The more important thing is that by abandoning the traditional story-telling of going through all the events and structuring the film around these three moments in Jobs’ life and the way he interacts with the various people who are at these events (that some of these people weren’t at these events is irrelevant to the film – Sorkin and Boyle aren’t making a documentary but are using this film to get at the measure of the man himself and the way they structure it allows for a reasonable discussion of past events that cover other major aspects of his biography in dialogue that is natural in the moment and doesn’t feel strained) to show who he was as a man and who he was as a visionary.  That Jobs was a visionary is really not something that is in doubt.  He wasn’t an engineer, he wasn’t a programmer, he wasn’t a designer.  He, as he puts it, “plays the orchestra”, figuring out how to get all the individual musicians to do their piece to make for a greater whole.  Jobs understood what people wanted and he understood how to get people what they wanted.  It’s true that sometimes he was very wrong about that and there’s no question that his methods of getting there were often terrible, that his success as a human being was far below his success as a businessman.  Joanna Hoffman, a trusted associate of Jobs who moved with him from company to company and thus is there to act as his conscience (a conscience he ignores as much in the film as he did in real life) makes that desperately clear to him late in the film while imploring him to talk to his daughter: “I love you, Steve. You know how much. I love that you don’t care how much money a person makes; you care what they make. But what you make isn’t supposed to be the best part of you. When you’re a father… that’s what’s supposed to be the best part of you.”

Part of the brilliance of this film is the set-up.  The film is structured around three events (and because this movie deals with technology as it has changed, the filmmakers brilliantly filmed the three parts in three different ways: 16mm, 35mm and digital).  Because of the dialogue (which is fantastic), we never are unclear about who anyone is or what they do and we understand the full history of what is going on.  Hell, I learned from this film.  Because my father had a Mac in his office early on and because I would later have several (see below), I never realized that the original MacIntosh was considered a failure in the business world.

This movie, in some ways, is the perfect follow-up to The Social Network.  Both films deal with people who insulate themselves from the world using technology, men who had visions that really did change the world.  Both of them are brilliantly acted by their leads.  The major difference (aside from the structure, of course) is that this film is about a man who wants to change the world and who pushes away the people who love and support him because he, as he puts it in the brilliant final scene, is poorly made and the previous film was about a man who manages to change the world almost out of revenge and pushes away everyone because he’s an asshole.

Now we come to that final scene.  You always want to find character growth.  In The Social Network there wasn’t any because he’s an asshole.  There he is at the end, alone, wondering if this person who he pushed away will friend him.  Here, we find a man who has been unable to admit when he is wrong, who distorts reality around him, who pushes away his daughter.  But he understands by the end that he has to fix that.  So we get that great scene on the roof with the hints of what the future will bring and he reaches out to her and says things he should have said years before.  And then, with that brilliant song playing (“We Grew Up at Midnight”) they go together to watch the changing of the world and that brilliant ad campaign.  And there in the middle of the campaign is her.  And he shares with her how much she has meant to him, something he hasn’t been able to do because he is, in fact, poorly made.  And then, after a third of the film that ended with “Ladies and gentlemen, John Sculley,” and a third that ended with “Ladies and gentlemen, …” we finally got that end note and ladies and gentlemen, Steve Jobs.  He’s a man, take him for all in all.  We are unlikely to see his like again.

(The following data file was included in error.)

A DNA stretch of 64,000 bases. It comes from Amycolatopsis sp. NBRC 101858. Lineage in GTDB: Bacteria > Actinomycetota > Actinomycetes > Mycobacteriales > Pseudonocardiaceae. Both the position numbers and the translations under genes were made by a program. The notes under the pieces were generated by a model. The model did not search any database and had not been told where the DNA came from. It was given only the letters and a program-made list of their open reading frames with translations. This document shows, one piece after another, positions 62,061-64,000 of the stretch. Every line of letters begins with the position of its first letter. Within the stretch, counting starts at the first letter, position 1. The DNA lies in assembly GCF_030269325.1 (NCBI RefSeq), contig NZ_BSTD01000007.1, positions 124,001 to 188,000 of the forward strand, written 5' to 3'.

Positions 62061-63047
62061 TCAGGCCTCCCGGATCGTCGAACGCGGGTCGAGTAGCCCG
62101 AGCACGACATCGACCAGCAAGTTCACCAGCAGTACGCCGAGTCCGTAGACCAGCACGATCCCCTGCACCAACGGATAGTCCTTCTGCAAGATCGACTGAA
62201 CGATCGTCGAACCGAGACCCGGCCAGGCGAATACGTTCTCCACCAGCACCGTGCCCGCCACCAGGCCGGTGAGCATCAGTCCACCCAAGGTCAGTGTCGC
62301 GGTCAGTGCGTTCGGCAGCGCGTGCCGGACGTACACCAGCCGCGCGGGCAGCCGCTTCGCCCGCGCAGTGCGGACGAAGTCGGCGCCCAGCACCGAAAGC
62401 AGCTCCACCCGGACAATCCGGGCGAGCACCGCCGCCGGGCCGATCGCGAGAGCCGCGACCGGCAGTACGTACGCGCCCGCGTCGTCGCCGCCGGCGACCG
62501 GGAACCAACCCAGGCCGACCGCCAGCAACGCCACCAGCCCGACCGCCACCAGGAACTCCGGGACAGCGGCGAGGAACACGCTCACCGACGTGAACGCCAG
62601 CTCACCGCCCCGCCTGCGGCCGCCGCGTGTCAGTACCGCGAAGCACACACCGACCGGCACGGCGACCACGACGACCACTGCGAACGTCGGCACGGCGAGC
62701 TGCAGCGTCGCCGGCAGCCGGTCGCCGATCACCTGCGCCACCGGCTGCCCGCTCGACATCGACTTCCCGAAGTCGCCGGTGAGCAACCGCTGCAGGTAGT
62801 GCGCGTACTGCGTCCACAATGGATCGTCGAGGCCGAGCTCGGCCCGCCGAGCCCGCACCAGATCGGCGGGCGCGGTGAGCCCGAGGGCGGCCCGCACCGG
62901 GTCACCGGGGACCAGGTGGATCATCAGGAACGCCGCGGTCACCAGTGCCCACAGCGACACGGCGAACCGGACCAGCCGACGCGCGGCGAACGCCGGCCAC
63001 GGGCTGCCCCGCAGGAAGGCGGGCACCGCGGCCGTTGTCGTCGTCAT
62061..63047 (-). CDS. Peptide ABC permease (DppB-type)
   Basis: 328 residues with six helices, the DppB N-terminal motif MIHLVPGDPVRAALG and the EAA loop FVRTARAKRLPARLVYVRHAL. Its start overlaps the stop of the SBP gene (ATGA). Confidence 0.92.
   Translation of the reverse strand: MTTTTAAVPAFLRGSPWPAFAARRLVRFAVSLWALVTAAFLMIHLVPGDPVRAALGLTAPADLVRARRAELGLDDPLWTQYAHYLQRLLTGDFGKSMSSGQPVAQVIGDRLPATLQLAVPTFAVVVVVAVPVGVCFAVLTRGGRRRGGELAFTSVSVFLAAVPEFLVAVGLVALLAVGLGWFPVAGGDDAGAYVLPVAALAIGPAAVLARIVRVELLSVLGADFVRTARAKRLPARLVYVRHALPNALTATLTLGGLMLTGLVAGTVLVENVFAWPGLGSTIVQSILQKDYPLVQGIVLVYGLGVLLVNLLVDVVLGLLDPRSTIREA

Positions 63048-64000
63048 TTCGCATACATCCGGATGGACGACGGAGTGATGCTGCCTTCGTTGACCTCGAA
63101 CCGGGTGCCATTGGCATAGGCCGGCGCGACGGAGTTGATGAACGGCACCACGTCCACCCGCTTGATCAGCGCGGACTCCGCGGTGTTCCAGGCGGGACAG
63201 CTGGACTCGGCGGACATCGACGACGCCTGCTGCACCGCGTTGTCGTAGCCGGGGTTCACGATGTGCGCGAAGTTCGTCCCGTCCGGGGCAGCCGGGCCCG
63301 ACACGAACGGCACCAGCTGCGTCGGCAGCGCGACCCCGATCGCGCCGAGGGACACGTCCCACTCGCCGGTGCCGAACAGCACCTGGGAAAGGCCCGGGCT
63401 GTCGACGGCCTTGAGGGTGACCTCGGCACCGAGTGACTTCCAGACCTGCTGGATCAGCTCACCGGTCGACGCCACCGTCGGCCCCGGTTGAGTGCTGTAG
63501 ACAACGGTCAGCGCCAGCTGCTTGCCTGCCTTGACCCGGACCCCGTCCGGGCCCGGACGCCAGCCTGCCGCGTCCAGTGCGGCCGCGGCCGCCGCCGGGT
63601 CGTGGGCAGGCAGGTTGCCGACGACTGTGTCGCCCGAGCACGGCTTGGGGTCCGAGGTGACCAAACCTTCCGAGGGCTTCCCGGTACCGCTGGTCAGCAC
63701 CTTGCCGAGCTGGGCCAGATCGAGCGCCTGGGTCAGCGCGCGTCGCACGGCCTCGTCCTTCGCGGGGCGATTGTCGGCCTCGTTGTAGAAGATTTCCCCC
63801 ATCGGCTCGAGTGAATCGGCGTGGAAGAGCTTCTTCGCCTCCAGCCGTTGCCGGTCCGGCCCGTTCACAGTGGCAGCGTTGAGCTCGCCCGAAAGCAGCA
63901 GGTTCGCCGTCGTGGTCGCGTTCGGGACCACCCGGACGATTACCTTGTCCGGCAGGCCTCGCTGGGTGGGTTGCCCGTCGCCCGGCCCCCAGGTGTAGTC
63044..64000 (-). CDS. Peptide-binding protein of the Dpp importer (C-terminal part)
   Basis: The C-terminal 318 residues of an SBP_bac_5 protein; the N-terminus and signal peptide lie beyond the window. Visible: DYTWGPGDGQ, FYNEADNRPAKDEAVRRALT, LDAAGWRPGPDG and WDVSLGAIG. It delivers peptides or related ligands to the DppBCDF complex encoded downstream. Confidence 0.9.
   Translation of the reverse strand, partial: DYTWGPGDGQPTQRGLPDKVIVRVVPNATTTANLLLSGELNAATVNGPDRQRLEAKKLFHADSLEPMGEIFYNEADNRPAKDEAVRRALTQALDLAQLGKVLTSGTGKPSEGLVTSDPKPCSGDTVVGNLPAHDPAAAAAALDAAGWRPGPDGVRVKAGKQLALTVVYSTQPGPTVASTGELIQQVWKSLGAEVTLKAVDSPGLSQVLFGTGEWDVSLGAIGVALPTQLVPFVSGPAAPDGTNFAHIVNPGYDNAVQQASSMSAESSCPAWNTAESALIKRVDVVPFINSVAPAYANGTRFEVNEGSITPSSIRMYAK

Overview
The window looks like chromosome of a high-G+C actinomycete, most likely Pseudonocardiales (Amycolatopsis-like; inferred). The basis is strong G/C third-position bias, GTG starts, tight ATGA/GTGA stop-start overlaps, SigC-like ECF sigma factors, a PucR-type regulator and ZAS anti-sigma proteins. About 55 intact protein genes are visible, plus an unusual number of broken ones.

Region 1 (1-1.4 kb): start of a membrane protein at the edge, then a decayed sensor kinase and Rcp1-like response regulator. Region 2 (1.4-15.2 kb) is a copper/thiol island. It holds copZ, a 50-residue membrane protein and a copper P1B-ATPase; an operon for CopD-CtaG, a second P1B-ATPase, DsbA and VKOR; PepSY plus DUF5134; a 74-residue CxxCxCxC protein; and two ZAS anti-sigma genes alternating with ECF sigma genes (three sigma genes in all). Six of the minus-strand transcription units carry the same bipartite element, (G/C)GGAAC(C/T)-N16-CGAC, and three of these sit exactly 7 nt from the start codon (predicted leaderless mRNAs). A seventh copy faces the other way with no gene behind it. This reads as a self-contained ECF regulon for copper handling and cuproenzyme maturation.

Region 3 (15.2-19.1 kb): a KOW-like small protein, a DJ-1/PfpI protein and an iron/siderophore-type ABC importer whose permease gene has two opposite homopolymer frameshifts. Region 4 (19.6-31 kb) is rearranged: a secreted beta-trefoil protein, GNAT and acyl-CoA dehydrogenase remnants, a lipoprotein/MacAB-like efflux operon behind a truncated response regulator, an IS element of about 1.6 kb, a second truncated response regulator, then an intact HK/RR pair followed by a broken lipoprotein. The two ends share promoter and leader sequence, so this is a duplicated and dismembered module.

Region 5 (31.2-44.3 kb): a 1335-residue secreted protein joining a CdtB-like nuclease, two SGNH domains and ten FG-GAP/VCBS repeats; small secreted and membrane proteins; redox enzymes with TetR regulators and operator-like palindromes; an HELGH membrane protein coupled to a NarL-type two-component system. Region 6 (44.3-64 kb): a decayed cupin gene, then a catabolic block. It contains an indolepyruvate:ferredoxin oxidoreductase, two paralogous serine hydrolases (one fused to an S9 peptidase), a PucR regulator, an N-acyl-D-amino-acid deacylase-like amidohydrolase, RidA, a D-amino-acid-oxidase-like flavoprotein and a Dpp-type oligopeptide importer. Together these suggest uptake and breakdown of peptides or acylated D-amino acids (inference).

The Adaptation:

Sorkin (who is actually mentioned once because he was supposed to help Jobs write a speech and then never did) doesn’t adapt the book.  What he does is take three moments in Jobs’ life, place all the important people he wanted in the film at the events whether they were there or not (for instance, John Sculley wasn’t at either the 1988 or 1998 events because after Jobs got fired from Apple he never spoke to Sculley again) and have them communicate in such a way that it gives us a hell of a lot of information from the book in an indirect way.  The argument with Woz, for instance, before the NeXT launch, never happened.  But the way Sorkin writes it, it allows him to bring in aspects from all across the Jobs book and make them clear and concise without making it seem like straining to impart narrative to us.  The more I watch the film, the more it seems to me that it’s a brilliant bit of screenwriting.  I don’t talk much above about the acting in the film (which is fantastic – Fassbender and Winslet are the stars and they are incredible but that shouldn’t discount the very strong supporting performances from Jeff Daniels, Michael Stuhlbarg and Seth Rogen (god I hate writing that)) but it works in conjunction with Sorkin’s strong dialogue (“Fix it.”  “I can’t.”  “Who’s the person who can?”  “I’m the person who can and I can’t.”).  We also get a few flashback scenes (like the brilliant one where Sculley pushes Jobs out at Apple) that add to the depth of what we are seeing.